Santa Rosa Adult School has six locations in Milton, Navarre and Gulf Breeze. The school’s Adult Basic Education program teaches educational skills to adults at or below a ninth-grade level, and the GED Preparation class helps adults prepare to take the GED test.
It’s tough to stay sober if you’re surrounded by alcohol or other drugs. Find drug-free activities in the Pensacola area.
Explore the wonders of Pensacola Bay and the Gulf of Mexico on a boat cruise from Condor Sailing Adventures or Panhandle Charters and Guide Service. Take a Segway tour from Emerald Coast Tours or learn about the panhandle’s history on a tour through Historic Pensacola Village.
Learn about the Navy’s history by exploring the Naval Air Station Pensacola. See restored aircraft, naval weaponry and take a glimpse into the life of an officer at the National Naval Aviation Museum. Go across the street and visit the Pensacola Lighthouse and Museum, or walk the grounds at Fort Barrancas and nearby Fort Pickens.
The panhandle is famous for its white-sand beaches. Popular locations include Perdido Key’s Johnson Beach, Pensacola Beach and Santa Rosa Island beaches. Swim in the ocean, sleep on the sand or walk the Pensacola Beach Boardwalk while shopping or grabbing a bite to eat.
In Escambia County, middle school and high school substance abuse trends were comparable to the state average in 2014. In the past 30 days, alcohol was the most common substance of abuse followed by marijuana and cigarettes, according to the Florida Youth Substance Abuse Survey.
Prescription drug overdoses are a primary area of concern for the adult population in the Pensacola area. In 2015, 92 people died from benzodiazepine-related overdoses, and 203 people died from prescription painkiller-related overdoses, according to the 2015 Florida Medical Examiners Commission annual report. In comparison, 80 people died from cocaine-related overdoses, and 28 died from heroin-related overdoses.
The Escambia and Santa Rosa County communities support drug-free environments. Several community organizations try to keep drugs off the streets and teach children and adults about the realities of substance abuse.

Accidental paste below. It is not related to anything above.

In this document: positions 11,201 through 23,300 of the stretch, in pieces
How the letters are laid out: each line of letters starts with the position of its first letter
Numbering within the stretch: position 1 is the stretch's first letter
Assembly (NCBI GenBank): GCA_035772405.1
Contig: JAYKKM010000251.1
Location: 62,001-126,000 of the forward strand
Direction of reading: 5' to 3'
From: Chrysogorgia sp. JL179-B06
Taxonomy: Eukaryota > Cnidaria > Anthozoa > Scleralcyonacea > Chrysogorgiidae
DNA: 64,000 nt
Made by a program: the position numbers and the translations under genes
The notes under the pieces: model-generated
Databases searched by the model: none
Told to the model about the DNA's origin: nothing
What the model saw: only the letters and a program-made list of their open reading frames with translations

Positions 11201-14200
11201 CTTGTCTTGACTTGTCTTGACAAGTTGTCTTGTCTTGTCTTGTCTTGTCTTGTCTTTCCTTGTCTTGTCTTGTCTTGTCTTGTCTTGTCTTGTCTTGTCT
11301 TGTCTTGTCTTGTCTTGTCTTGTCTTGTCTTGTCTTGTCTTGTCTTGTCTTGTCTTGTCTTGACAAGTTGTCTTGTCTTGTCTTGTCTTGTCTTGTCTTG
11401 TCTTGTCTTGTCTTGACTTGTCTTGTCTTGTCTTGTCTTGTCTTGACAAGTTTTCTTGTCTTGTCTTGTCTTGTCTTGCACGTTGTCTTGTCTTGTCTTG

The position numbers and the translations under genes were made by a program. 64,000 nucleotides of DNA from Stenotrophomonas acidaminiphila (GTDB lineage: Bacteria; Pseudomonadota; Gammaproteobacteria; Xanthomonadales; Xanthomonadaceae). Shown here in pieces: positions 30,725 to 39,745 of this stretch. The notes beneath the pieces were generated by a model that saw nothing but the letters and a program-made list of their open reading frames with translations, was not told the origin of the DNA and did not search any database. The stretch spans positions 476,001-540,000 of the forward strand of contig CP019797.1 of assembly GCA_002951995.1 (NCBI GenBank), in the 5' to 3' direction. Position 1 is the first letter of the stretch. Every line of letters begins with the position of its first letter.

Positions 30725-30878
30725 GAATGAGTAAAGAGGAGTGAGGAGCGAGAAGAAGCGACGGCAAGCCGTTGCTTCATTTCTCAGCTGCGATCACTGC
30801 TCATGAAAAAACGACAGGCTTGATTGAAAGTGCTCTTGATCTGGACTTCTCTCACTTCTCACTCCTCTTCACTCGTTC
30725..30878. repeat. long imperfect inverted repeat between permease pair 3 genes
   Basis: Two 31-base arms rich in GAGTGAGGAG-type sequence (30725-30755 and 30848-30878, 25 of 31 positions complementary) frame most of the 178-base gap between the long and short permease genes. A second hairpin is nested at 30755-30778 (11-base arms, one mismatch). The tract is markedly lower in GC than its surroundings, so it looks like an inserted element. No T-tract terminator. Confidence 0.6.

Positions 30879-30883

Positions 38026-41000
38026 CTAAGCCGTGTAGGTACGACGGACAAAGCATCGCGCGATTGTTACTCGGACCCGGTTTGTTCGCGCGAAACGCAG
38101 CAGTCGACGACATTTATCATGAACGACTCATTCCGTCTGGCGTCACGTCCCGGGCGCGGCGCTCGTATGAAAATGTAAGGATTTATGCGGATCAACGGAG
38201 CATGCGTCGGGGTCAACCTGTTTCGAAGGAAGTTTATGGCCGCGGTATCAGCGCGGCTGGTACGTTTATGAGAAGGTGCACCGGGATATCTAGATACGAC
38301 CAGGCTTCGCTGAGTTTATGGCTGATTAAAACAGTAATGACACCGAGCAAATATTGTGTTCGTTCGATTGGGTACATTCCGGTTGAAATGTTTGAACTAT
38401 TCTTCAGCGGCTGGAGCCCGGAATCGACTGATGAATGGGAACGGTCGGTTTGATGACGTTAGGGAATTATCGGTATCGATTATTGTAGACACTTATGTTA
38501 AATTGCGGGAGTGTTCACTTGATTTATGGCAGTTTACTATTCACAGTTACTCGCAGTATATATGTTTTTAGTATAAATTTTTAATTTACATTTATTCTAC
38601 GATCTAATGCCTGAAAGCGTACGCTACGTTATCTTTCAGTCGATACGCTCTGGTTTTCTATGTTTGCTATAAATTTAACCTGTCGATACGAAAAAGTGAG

To combat the area’s prescription drug problem, the Escambia County Sherriff’s Office hosts annual drug take-back events to get unwanted prescription drugs off the street.
“Prescription drug abuse is not uncommon in our society and [drug take-back events are] an opportunity for members of our community to get rid of their unwanted drugs before they fall into the hands of someone who may abuse or misuse them,” Escambia County Sherriff David Morgan told the Pensacola News Journal.
Escambia and Santa Rosa counties joined the Gulf Coast High Intensity Drug Trafficking Program in January 2016. The nationwide law enforcement program aims to stop violent crimes and drug trafficking. “The initiative provides additional money for increased enforcement and overtime work on drug cases,” John Molchan, assistant state attorney, told the Northwest Florida Daily News.
As the primary resource for drug, alcohol and violence prevention, the Community Drug and Alcohol Council engages Escambia and Santa Rosa counties in proactive drug prevention programs. The council educates parents and teachers in drug abuse and prevention methods through its Savvy Parent Series. It also hosts a variety of teen and youth programs and services for women.
A Will & Way provides services for men, women and children affected by domestic violence, poverty and substance abuse. Woman to Woman and Men Talk are classes for men and women that eliminate the pressure of being judged by the opposite sex. Restored by Grace is a women-only program that offers counseling and teaches self-empowerment.
AMIkids rehabilitates youth who display substance abuse or other troubling behaviors. Children are referred through a court order or a concerned friend or family member. The organization teaches kids to become strong, productive citizens through a variety of educational services.
The Escambia County School District participates in the national Red Ribbon Campaign. In 2016, the district encouraged all staff and students to wear red ribbons to support drug-free lifestyles and to take part in educational prevention activities.